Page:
Should you get a COVID-19 test before a gathering? One doctor weighs in

Infectious diseases specialist Dr. Sumon Charkrabarti joins The Morning Show to answer the latest questions about COVID-19 and the possibilities of facing a second-wave.

Doctors and experts are talking about the possibilities of a second coronavirus wave that may have begun, as some provinces are seeing an increase in the number of cases since June.

Ontario Premier Doug Ford recently warned the province about certain parts of the province re-entering another lockdown phase. On Thursday, sources told Global News this could mean limiting social gatherings to 10 indoors and 25 outdoors in the province.

B.C., Alberta and Quebec also saw spikes in the last few days, and some experts say another lock down may be in the horizon. 

But what does this all mean in terms of a “second wave?”

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Dr. Sumon Chakrabarti, an infectious diseases physician, recently joined The Morning Show to answer our latest questions related to concerns people may have regarding COVID-19.

When asked if the outbreak numbers are increasing faster than what experts predicted, Chakrabarti says numbers were expected to increase as the country gradually began entering stage three of the pandemic.

“We call this ‘the dance phase,’ we kind of go back and forth with the virus,” Chakrabarti said. “At times we may need to go back and put some public health restrictions.”

Infectious disease epidemiologist at the University of Toronto, Ashleigh Tuite told Global News in August she was expecting more COVID-19 cases and for the public health to handle them.

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“There are certainly going to be periods where we are in more of a lockdown situation than we are right now.”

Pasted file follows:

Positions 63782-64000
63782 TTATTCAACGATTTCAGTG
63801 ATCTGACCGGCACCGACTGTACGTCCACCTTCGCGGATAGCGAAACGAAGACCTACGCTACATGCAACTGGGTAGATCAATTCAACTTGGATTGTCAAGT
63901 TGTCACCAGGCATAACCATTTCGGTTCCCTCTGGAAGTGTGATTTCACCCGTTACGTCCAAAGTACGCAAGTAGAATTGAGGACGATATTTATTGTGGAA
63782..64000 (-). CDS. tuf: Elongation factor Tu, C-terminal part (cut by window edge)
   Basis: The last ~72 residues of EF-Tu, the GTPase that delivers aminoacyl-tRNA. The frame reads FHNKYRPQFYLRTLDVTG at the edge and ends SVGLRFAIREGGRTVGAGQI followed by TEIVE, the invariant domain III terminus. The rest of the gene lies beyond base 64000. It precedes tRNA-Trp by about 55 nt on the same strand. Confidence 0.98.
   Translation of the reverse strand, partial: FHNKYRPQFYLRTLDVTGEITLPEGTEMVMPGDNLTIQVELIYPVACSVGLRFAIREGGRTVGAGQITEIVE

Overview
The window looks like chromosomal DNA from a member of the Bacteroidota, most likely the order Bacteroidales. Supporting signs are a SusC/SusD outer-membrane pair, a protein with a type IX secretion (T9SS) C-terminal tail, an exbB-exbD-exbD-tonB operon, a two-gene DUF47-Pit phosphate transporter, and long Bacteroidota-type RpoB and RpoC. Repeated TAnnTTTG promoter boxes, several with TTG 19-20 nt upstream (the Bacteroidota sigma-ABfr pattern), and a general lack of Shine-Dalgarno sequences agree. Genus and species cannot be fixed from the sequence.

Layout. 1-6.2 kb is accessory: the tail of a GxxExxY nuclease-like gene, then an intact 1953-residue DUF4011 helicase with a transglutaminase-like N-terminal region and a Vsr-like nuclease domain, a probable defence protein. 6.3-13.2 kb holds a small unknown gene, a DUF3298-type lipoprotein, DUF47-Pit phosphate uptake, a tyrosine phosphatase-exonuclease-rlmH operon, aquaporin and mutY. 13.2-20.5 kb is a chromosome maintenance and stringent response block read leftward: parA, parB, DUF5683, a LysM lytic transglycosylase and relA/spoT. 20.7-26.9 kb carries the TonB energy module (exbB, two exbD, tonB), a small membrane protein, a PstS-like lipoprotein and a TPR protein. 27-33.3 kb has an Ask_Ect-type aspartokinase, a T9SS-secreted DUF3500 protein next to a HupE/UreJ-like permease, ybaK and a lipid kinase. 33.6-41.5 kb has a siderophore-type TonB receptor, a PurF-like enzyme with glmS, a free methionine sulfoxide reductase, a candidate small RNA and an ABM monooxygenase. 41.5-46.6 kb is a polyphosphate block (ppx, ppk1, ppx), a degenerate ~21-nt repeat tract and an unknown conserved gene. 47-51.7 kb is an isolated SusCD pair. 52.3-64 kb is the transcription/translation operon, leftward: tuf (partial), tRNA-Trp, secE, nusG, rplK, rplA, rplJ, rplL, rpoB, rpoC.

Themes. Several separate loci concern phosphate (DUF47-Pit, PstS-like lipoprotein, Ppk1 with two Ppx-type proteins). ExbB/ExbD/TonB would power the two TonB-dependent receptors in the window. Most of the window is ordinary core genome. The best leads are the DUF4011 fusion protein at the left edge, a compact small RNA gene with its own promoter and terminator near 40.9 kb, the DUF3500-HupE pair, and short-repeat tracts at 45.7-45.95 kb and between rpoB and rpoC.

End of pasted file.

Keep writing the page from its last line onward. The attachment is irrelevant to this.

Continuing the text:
Despite seeing the rise in cases, Chakrabarti says the good news in all of this is that experts are seeing the waves forming as opposed to cases abruptly rising without a plan of action.

He believes that it’s not too late handling the outbreak.

READ MORE: Ontario tightens private gathering restrictions to 10 indoors, 25 outdoors in Toronto, Peel and Ottawa, sources say

“We have time to do interventions and make sure the small fire doesn’t become a big one,” he said.

According to Chakrabarti, spikes in Ontario, for example, show that cases are emerging from indoor gatherings like parties and weddings.

Chakrabarti says in order to avoid the long lines and hours of waiting time at testing centres, individuals need to be tested only if it’s needed and not for heart-ease, as labs are currently dealing with an overwhelming number of tests.

“For example, people getting tests before they go up for the cottage as a peace of mind type of test,” adding these may not always be needed.

For more information about when to get tested, watch the video above.

© 2020 Global News, a division of Corus Entertainment Inc.

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